Chateau Peyrabon is a cru bourgeois property in the appellation of Haut Medoc in Bordeaux. The chateau has vineyards in both Haut Medoc and Pauillac, although the Haut Medoc vineyard is one of the largest holdings in that region at over 70 acres. The location of the parcel is several miles inland from the Gironde estuary, lying within a mile of the Pauillac commune. The gravelly soil imparts classic “Left Bank” minerality to the wine.
The chateau was purchased by noted Bordeaux merchant Patrick Bernard in 1998 and has been the recipient of generous investments to improve quality and production. The results are clearly evident in greatly improved scores for wines judged after 1998. Peyrabon is not without a bit of controversy. Back when the original Medoc Chateau were classified in 1855, Chateau Peyrabon was excluded from the list, despite commanding prices that were commensurate with other listed properties (historic selling price was the primary criteria for inclusion in the classification). As we all know, the classification has withstood many challenges, relenting only once to elevate Chateau Mouton Rothschild from second to first growth in 1973. Peyrabon’s 14 year challenge was ultimately unsuccessful, but the chateau was able to get in on the cru bourgeois extension of the classification, so there is some acknowledgement of the historic quality and importance of the property.
As a “Left Bank” Bordeaux, the wine is typically a blend of 50% Cabernet Sauvignon, 27% Merlot and 23% Cabernet Franc.
The 2005 vintage in Bordeaux was very highly-touted, coming after several weaker vintages. As such, the futures market was very active with some of the highest prices recorded to date. In addition, many top-rated chateaux sold out during the futures campaign, meaning that many wine lovers would only get to acquire their favorite wines at full release price, assuming they could get them at all.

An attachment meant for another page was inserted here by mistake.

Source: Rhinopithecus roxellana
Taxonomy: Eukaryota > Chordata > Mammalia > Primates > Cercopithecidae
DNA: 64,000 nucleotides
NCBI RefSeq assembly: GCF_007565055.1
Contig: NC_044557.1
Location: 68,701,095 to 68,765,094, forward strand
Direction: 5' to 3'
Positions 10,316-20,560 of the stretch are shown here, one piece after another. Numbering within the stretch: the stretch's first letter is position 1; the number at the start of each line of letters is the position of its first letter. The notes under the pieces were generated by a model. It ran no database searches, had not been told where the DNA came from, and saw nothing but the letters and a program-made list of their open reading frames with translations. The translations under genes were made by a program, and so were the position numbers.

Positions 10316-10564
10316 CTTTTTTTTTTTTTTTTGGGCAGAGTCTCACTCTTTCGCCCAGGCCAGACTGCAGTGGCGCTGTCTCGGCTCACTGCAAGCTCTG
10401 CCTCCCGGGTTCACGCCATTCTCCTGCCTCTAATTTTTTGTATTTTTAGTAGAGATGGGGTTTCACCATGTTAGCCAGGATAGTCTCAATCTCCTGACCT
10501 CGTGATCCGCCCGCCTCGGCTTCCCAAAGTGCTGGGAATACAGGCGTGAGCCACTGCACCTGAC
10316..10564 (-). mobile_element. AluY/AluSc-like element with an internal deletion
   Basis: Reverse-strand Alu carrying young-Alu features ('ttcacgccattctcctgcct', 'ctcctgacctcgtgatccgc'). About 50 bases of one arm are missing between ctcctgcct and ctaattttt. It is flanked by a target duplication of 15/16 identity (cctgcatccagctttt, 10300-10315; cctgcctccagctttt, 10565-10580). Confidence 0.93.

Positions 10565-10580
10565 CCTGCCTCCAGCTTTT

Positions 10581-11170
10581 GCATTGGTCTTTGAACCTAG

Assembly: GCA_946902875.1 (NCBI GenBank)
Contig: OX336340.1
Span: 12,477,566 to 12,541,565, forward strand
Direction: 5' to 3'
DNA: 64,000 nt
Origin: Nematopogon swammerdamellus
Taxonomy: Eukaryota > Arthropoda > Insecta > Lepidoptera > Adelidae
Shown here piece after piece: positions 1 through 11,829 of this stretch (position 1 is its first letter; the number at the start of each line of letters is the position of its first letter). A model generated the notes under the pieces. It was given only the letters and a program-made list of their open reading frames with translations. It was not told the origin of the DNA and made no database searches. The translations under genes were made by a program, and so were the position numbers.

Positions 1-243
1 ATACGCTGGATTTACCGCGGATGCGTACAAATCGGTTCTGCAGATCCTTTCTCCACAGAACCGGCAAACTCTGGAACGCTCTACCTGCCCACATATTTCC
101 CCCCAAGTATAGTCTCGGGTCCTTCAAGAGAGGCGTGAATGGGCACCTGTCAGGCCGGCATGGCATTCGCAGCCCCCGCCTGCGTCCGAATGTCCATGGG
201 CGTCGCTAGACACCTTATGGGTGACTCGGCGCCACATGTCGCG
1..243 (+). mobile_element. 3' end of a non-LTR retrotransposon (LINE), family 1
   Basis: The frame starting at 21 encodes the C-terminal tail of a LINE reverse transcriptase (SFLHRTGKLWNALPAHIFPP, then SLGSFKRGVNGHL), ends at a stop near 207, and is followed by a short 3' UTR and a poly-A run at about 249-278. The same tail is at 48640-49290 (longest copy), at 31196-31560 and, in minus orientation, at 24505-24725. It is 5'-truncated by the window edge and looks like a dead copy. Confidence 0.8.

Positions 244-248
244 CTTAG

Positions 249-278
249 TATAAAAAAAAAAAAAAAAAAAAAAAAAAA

The 2005 Peyrabon is classic “Left Bank” Bordeaux with lots of minerality and savory fruit notes. At thirteen years old, the wine is showing great maturity with evolved bottle-aged complexity. The wine is still a deep ruby red color, possessing an almost obscure robe with a hint of brick on the disc. On the nose, strong cherry fruit is evident with hints of menthol, dried herb and wet stone – classic. On the palate the wine is very well-balanced with an elegant structure, moderate acidity and well-integrated tannin. Cherry fruit is again evident, dense but not jammy. The finish is long with unfolding layers of complexity that open with time in the glass. The wine is drinking well and will likely continue to improve for another 5 to 7 years in the bottle.
Availability is another matter. We’re blogging about the wine because it was recently offered in the Boston market at an unbelievable price. The thirty cases that were offered sold out within an hour. That said, the wine is a spectacular value and worthy of coverage, if for no other reason than to put it on people’s radar screen in the event more shows up at some point. As a point of reference – the wine typically sells for between $28 and $30 per bottle – the offering that I reference had it on sale for $19.99 net per bottle. Now you can understand why it sold out in an hour.
This was the first time I experienced Peyrabon – based on how this vintage showed, it will not be my last… Looking forward to tasting some other noted vintages like 2009, 2010, 2012, 2015 and 2016.